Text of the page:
The system has also implemented additional patient-focused strategies. For example, an Office of Patient-Family Experience was established to educate leaders and staff on patient-family engagement and organize staff champions and patient-family advisors. Additionally, principles of patient-family partnerships were embedded in key documents, including Vidant Health’s strategic plan and long-range quality plan.

Engaging Leaders and Physicians in Performance Improvement

Building accountability with operational leaders and physicians, and actively engaging them in the work, has propelled performance improvement. Physician-executive leader teams sponsor each quality priority. An “Executive Sponsor Handbook” outlines their roles, responsibilities, rules of engagement and the basics of performance improvement.

Additional strategies include rewarding and recognizing leaders who are early adopters of new behaviors and skills by highlighting their efforts in videos and presentations; requiring leadership participation in safety and quality courses to help develop the necessary skills to lead performance improvement at the front line; and conducting annual, systemwide leadership development sessions to advance executives’ roles in overseeing performance improvement.

Change for the Better

Since 2012, Vidant Health has undergone numerous changes, the most significant of which were a name change, exponential growth in its physician practice arm, two CEO transitions and the addition of one hospital and two home health agencies. Throughout these transitions, it has remained a strong, viable organization of 12,000 dedicated individuals who continue to make High Reliability a priority.

This includes aligning new entities with its quality, safety and reliability processes. The organization sets the expectation from the start by building it into any new partnership agreement, Wynn explained. “If an organization wants to be part of Vidant Health, they need to buy into the whole philosophy—use our scorecards, establish physician-leader champions, get trained in doing common cause analysis a certain way, conduct safety reviews—we’re very transparent that this is our expectation, from the beginning.”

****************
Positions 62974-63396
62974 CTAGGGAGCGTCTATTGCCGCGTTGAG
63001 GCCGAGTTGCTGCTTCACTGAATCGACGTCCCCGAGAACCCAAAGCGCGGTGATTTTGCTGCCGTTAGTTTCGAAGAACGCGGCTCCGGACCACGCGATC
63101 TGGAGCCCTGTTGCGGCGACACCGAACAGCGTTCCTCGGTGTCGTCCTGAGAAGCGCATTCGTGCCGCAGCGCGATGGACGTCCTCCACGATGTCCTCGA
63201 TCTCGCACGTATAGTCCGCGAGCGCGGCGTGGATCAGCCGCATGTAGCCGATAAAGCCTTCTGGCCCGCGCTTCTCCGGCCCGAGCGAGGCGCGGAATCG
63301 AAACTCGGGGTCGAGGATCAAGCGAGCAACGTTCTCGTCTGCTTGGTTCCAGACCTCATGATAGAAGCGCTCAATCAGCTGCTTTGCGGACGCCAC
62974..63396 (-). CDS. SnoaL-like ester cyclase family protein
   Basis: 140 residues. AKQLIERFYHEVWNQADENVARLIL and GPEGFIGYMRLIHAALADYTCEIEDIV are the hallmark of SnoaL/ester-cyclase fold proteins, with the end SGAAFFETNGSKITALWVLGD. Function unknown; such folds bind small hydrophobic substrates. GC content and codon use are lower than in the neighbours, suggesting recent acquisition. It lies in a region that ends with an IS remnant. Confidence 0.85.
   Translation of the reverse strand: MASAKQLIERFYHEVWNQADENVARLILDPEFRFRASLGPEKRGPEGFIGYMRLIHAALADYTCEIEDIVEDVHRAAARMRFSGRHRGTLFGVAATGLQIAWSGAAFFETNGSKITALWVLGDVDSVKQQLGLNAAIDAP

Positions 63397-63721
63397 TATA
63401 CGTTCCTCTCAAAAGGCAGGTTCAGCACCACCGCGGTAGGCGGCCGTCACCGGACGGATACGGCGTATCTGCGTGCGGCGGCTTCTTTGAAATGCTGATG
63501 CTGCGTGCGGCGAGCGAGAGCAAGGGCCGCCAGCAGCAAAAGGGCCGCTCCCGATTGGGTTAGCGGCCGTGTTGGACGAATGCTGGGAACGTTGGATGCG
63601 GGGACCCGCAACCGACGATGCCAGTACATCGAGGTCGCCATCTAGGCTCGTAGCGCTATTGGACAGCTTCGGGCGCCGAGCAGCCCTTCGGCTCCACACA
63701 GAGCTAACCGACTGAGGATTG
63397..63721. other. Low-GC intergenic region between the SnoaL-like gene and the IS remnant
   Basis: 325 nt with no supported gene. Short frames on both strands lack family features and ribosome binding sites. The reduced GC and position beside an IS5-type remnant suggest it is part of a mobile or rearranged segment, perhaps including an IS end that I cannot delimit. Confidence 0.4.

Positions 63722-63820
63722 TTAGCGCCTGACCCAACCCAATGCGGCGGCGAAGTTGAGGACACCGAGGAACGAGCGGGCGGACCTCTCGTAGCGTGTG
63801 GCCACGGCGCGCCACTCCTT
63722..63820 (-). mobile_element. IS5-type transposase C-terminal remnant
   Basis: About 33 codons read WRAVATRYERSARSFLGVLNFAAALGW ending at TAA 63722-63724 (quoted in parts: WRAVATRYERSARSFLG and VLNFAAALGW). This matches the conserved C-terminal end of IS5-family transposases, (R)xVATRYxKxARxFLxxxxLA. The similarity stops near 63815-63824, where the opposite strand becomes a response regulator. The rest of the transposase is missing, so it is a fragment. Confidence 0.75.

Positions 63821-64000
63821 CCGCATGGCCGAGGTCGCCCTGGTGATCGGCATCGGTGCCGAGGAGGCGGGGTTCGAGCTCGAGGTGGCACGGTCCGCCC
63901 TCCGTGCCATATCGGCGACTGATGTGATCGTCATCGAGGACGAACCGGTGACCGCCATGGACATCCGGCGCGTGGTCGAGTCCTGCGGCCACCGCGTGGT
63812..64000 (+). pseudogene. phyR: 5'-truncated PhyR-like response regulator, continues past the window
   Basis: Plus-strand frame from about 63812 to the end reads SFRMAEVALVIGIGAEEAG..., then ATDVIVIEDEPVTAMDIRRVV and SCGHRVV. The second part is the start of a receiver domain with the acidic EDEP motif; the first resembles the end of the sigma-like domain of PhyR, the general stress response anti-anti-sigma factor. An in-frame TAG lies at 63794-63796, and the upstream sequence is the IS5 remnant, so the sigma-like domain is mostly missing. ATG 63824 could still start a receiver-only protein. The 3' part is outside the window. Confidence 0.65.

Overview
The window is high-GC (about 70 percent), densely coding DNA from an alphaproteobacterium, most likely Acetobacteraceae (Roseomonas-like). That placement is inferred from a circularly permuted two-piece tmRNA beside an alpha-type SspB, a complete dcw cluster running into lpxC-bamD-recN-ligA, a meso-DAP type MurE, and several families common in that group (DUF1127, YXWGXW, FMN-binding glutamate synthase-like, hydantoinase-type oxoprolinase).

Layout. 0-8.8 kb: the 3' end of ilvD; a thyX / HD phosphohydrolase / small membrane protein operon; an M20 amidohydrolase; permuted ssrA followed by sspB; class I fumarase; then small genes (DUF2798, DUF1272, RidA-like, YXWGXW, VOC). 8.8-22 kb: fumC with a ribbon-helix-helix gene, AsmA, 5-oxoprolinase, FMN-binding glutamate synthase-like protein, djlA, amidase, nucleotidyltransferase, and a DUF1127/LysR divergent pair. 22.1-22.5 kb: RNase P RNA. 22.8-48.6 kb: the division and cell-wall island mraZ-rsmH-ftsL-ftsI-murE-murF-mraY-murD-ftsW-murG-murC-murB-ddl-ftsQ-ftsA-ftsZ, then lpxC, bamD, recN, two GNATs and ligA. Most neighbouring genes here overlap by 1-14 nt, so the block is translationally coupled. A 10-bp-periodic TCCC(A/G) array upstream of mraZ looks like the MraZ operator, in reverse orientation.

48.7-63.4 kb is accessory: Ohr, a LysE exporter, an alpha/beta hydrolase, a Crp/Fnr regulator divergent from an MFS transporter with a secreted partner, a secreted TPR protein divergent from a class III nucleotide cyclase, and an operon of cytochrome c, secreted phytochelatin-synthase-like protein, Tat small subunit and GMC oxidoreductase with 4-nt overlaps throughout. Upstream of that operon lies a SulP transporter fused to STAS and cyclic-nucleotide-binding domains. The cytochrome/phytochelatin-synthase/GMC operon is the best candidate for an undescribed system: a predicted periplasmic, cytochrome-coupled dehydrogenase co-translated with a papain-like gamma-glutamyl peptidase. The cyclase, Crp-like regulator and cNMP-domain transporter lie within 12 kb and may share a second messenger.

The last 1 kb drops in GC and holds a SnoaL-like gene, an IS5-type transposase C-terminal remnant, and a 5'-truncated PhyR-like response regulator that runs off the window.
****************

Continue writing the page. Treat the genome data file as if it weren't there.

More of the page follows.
Partnership in transparency efforts is a two-way street: Wynn has found the perspectives of new staff to be useful, and hearing their ideas has led to further improvements. For example, when an audit of a hospital new to the Vidant Health network showed that staff struggled in articulating core safety habits, hospital staff came up with a simple way to remember them: CHATS (Communicate clearly, Hand-off effectively, Attention to detail, Think critically and Support each other). They have adopted the mnemonic systemwide, and it’s on everyone’s badge card, leading to an uptick in staff understanding of the core concepts.

Wynn noted that the strategic direction system leaders mapped out a decade ago produced a culture of quality and safety that has continued throughout the organization’s numerous transitions.

She also emphasized the importance of establishing, in writing, the ultimate goal of becoming a High Reliability organization. “As long as you keep everyone focused on safety and reliability, you will continue on the journey,” she said.

“You can never stop driving toward your true north and finding ways to embed that overarching goal into the fabric of the organization,” she concluded. “For Vidant Health, that means constantly focusing on our ultimate goal of zero events of preventable harm and exceptional patient experiences for every patient we serve.”